Gov. Greg Abbott is carrying out a promise, effective immediately, to withhold state grant money administered by his office to Travis County because of a new jail policy related to immigration, his office told the American-Statesman on Wednesday.
“This morning, the governor’s office is canceling all currently active Travis County criminal justice grants,” Abbott spokesman John Wittman said.
So far, the state has paid only about $300,000 of $1.8 million to the county, so the loss will total about $1.5 million.
Sheriff Sally Hernandez said in an interview with reporters Wednesday that she is following state and federal laws and has no plans to change her new policy.
Travis County Judge Sarah Eckhardt also responded Wednesday — in both a news conference and a two-page letter to Abbott.
She said the county will work to continue operating programs that were paid for by the grants.
“I am confident Sheriff Hernandez’s policy is well within the current law,” Eckhardt wrote. “I am certain you have come to the same conclusion; else you would not be seeking to change the current state law to put all Texas sheriffs in the service the United States Department of Homeland Security.”
However, Eckhardt said the county will obey any future state laws that may be adopted concerning the matter.
“We will comply by shifting our limited resources to federal responsibilities,” she wrote.
Also Wednesday afternoon, U.S. Rep. Lloyd Doggett released a statement condemning Abbott’s actions, saying, “Its vindictiveness is more like Russian President Putin’s authoritarian regime than our democracy. His anti-immigrant hysteria damages local law enforcement and our entire community.”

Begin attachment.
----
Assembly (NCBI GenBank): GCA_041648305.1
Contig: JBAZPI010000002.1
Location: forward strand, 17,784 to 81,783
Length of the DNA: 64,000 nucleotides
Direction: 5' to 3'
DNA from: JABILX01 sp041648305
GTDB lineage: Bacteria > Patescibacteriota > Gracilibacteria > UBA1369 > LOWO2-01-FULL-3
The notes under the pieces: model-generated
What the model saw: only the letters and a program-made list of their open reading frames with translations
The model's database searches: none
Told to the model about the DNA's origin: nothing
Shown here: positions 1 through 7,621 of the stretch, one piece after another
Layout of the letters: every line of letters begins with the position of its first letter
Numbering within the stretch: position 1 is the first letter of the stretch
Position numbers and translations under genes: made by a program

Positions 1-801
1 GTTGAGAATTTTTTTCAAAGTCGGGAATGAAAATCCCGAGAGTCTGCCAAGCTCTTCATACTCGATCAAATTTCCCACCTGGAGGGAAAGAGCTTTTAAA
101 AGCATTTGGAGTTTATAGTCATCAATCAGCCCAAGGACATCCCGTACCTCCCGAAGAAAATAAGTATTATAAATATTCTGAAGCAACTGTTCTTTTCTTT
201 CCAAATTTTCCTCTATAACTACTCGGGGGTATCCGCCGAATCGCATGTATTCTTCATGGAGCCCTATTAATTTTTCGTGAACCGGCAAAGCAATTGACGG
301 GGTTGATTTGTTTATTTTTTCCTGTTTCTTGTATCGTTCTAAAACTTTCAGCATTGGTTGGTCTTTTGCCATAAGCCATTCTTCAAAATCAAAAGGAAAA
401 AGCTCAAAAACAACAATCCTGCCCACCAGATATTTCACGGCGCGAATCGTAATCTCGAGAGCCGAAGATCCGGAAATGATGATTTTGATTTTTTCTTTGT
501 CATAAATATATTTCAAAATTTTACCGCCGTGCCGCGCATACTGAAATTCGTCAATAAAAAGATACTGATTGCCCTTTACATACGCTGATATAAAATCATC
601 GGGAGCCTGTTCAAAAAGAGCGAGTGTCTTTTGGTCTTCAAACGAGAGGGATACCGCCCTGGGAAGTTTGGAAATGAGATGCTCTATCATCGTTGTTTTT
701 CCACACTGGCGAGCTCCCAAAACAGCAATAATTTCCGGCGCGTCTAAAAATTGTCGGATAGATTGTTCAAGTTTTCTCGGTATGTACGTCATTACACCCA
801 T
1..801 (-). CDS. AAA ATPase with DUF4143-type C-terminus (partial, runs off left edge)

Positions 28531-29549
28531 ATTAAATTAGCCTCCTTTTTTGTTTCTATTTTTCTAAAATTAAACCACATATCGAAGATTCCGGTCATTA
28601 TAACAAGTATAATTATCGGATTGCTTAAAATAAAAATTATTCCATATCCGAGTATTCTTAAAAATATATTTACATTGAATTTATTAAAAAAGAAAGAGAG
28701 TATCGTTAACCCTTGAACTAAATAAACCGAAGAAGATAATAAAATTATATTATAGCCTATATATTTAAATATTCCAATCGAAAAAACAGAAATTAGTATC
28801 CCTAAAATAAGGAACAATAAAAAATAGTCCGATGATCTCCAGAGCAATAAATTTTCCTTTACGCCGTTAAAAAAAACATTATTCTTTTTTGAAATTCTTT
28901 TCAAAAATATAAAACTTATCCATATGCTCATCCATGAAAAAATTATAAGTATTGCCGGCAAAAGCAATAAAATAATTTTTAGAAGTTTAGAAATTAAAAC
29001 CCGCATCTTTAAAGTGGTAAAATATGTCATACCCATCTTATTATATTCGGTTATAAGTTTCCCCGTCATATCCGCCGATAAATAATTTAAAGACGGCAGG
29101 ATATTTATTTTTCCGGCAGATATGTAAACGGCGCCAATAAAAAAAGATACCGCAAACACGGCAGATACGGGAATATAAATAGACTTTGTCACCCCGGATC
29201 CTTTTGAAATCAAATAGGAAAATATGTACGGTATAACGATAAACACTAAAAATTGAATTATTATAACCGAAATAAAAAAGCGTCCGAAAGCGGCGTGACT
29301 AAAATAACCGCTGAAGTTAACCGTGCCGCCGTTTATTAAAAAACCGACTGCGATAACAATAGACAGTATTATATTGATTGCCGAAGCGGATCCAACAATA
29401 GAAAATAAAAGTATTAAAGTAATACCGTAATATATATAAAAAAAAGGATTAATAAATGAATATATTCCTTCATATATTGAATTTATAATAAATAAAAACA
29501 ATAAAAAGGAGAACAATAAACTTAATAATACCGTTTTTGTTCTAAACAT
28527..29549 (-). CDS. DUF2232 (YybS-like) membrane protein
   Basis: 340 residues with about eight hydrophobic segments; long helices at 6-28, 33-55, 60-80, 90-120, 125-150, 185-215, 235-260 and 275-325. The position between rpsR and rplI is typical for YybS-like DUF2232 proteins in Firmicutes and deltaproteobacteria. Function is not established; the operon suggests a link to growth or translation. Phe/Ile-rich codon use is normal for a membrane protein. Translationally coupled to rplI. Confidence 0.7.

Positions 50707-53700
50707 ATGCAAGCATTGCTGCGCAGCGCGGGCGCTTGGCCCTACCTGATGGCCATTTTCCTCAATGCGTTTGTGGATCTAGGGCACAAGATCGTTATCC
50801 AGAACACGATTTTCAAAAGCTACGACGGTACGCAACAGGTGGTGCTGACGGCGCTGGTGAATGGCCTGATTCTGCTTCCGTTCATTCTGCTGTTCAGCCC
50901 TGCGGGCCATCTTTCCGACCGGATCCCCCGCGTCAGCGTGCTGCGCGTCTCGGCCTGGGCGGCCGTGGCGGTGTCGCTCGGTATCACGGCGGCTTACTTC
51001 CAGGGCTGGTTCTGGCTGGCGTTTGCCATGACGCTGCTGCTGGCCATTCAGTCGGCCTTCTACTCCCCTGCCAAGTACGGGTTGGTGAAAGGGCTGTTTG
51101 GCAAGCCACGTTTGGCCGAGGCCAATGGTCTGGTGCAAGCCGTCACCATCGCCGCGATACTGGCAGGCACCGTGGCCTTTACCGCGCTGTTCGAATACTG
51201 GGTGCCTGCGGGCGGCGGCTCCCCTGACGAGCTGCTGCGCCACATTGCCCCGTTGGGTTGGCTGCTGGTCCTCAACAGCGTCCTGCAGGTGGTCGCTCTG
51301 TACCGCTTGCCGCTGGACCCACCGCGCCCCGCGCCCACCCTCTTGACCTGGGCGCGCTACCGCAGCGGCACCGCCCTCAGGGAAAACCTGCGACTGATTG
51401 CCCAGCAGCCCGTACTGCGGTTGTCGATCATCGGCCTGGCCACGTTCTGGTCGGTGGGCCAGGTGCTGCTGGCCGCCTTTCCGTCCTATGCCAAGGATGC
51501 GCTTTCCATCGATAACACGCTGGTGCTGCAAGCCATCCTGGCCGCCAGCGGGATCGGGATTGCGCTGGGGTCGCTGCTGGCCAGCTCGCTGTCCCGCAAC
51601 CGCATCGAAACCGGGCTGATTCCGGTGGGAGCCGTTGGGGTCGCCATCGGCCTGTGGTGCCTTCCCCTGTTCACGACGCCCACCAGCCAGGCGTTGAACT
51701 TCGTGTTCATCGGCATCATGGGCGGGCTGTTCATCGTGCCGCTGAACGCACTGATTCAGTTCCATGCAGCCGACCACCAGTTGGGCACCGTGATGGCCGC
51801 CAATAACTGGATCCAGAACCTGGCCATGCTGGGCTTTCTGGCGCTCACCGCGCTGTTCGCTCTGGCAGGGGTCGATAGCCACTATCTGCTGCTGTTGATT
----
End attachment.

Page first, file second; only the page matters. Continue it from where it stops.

The grants support projects such as family violence education and a special court for veterans.
Abbott’s announcement comes as Hernandez enacted a new policy Wednesday under which she will detain inmates on behalf of federal immigration officials only when they are charged with murder, sexual assault or human smuggling.
The new policy changes a longstanding agreement that allowed agents from U.S. Immigration and Customs Enforcement to place “immigration holds” or “detainers” on Travis County inmates — no matter the seriousness of the crime for which they are arrested — when agents want to further investigate their status.
But critics have said the process results in deportations of people for relatively minor crimes. They also contend that suspects might be held indefinitely, only for agents to later discover they have legal permission to stay in the U.S.
Voters supported Hernandez in the Democratic primary after she campaigned on ending local cooperation with federal immigration officials at the Travis County Jail.
Abbott and his supporters say that such resistance amounts to sheriffs refusing to follow the law.
In a letter to Hernandez in late January, the governor vowed to work with the Legislature to “protect our citizens from misguided and dangerous sanctuary policies.”
“Texas must enact tough penalties that punish those who would put themselves above the law, and even above the community they purportedly serve,” Abbott wrote.
CORRECTION: This story has been updated to correct the nature of the grants. The money is administered by the governor’s office.